The New International Art Market
Markets in every sector have changed radically over the last ten years, with the last two seeing even more dramatic changes. The art market is no different. In fact, the international art market is entering a new, exciting frontier.
The internet is the main catalyst. It revolutionized the way we buy and sell art, and it’s even opening up new technological horizons that are changing the way we own it.
Once a highly exclusive field, the art world has become an open market… with all the pros and cons in play. A buyer in the United States can find a painting by a Hong Kong artist and within an unexpectedly short time, hang it on their wall on the other side of the world. For every artist who can make a living without representation, there are fewer galleries that can persist. We haven’t seen how all these changes will shake out just yet, but they’ll continue to make waves for years to come.
Above all, the major effect is a level playing field which is providing opportunities like never before. With continued low interest rates, the global reopening and new digital opportunities, art acquisition is booming. Let’s dive in a little deeper to a look at what is going on.
The international art market is more intercontinental than ever. That interconnectedness means that Europe and the United States are not the center of the global art market anymore.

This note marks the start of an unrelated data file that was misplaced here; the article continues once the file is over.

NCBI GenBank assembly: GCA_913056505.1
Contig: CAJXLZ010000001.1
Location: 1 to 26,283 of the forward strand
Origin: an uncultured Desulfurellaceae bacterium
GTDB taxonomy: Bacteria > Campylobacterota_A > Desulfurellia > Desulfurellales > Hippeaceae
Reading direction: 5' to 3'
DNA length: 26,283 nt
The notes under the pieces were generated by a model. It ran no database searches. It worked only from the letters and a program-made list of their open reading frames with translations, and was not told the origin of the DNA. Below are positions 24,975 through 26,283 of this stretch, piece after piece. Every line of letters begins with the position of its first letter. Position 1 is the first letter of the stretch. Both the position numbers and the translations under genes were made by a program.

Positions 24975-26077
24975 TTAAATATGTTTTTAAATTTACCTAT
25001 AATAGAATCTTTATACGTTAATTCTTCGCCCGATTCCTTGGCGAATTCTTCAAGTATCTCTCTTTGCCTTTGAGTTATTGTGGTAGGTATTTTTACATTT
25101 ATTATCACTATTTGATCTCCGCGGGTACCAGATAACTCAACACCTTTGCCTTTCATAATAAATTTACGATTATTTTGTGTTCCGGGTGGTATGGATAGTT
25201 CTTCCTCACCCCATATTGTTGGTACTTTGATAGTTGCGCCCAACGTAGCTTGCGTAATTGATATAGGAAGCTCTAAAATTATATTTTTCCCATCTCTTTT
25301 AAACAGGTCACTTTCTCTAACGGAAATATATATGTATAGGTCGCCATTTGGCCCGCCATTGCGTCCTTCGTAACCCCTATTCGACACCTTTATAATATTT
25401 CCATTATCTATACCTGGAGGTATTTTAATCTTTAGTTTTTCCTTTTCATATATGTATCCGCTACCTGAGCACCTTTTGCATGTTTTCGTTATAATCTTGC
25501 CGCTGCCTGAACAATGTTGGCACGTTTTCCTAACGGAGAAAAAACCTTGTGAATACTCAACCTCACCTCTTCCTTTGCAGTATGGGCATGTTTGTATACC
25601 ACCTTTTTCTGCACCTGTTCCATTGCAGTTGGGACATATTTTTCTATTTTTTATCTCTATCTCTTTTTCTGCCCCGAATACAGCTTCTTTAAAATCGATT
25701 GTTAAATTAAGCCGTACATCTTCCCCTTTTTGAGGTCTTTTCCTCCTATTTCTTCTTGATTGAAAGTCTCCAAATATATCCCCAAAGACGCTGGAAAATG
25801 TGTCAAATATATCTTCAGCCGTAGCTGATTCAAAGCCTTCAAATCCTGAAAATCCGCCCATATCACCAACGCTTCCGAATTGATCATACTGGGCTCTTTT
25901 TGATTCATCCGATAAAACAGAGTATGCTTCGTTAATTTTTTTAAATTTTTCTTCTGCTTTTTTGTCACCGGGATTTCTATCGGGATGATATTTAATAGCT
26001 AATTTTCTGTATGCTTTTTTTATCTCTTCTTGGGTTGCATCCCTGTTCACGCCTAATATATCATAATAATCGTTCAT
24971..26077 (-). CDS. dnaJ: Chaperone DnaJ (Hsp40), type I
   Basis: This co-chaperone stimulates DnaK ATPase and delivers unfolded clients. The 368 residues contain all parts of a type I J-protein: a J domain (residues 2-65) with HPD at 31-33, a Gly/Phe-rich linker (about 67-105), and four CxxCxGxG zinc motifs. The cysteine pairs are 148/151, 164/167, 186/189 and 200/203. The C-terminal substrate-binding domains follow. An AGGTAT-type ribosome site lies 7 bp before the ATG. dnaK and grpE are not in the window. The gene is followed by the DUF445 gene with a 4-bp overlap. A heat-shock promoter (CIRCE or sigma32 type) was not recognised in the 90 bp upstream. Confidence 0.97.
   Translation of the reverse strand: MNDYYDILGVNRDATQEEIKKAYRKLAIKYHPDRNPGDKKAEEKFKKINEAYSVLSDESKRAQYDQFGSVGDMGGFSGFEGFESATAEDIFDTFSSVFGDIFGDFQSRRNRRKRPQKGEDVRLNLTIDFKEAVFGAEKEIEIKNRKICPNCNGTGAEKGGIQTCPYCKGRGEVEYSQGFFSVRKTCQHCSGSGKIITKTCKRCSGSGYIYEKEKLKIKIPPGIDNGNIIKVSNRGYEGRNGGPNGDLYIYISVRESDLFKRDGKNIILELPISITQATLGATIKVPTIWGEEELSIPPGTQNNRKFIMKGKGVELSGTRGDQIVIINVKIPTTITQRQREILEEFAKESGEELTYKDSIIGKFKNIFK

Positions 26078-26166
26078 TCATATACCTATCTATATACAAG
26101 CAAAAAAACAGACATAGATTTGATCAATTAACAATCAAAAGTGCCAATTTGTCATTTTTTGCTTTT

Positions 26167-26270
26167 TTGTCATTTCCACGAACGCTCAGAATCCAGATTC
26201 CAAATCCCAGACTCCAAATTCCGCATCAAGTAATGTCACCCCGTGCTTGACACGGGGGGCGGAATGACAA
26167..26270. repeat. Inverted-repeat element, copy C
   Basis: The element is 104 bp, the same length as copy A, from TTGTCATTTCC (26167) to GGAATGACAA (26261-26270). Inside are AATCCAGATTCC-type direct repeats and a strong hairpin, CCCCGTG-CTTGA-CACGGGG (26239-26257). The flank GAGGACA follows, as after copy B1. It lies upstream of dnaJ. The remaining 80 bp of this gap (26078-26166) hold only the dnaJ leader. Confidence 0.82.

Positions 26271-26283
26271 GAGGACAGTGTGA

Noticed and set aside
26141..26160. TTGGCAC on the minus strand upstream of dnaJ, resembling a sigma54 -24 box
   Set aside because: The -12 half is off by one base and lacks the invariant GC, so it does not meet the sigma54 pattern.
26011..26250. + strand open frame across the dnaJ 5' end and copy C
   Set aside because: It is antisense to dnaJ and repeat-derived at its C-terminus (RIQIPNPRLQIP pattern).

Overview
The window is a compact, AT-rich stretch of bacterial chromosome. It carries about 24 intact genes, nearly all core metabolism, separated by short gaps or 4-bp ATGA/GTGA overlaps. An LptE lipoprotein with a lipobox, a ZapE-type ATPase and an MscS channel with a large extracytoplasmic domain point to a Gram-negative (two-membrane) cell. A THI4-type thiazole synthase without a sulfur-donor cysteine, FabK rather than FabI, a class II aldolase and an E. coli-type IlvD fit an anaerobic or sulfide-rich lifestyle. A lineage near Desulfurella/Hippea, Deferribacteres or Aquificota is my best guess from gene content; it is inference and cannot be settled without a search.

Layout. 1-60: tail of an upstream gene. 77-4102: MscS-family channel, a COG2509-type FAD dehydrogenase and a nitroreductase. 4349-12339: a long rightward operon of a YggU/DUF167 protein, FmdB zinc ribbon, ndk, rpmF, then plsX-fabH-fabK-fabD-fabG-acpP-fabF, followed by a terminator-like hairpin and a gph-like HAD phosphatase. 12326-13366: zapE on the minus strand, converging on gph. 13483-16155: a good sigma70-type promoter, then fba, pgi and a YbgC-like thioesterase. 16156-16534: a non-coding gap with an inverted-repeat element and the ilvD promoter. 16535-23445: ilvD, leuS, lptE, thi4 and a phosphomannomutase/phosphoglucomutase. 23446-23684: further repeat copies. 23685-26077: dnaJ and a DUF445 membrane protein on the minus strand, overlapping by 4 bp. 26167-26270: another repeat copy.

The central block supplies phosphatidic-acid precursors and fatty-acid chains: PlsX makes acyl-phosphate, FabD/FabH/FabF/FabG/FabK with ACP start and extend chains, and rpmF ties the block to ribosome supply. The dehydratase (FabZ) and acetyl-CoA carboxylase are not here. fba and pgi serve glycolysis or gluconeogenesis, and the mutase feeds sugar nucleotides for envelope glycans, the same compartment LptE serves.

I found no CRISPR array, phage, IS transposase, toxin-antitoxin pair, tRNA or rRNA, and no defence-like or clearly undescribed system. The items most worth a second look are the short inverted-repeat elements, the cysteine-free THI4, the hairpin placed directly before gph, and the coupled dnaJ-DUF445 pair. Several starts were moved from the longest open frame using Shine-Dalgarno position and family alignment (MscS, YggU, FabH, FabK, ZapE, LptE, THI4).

This openness creates unprecedented diversity in the market. That holds true on both the buying and creating side.
For artists, things have never been easier to get started selling work. The barriers to entry have been flattened, and that means many people who would traditionally be held out of the art market are able to sell their work…online.
New voices from backgrounds rarely represented in the international art market are now on the rise. This exciting development is coinciding with a new diversity of art buyers, with unique tastes all their own. The effect is especially strong at lower price levels. Here, there are options like never before. In many ways, it is a new renaissance.
Primary vs. Secondary Art Market Trends
The primary art market is made up of artwork that has never been sold before. The shift online has been a tremendous gamechanger, but it’s also been hit by recent turbulent global market changes.
As mentioned, artists are now able to connect with the public easily through social media, and they can sell their work directly online, rather than getting representation and selling through galleries and auctions. This is driving an enormous amount of art available to anyone with an internet connection. A quick online search tends to reveal a compelling case of quantity over quality.
This reach is very good for many artists, particularly early on in their career; but mid-career artists are hampered by continued rescheduling and canceling of art fairs and gallery openings. The prestigious avenues of access to buyers, collectors and galleries are also changing and will continue to shift along with market trends. The margins galleries make for artists are in flux due to the consolidation among art sellers and their shift to more online sales, which requires competitive prices.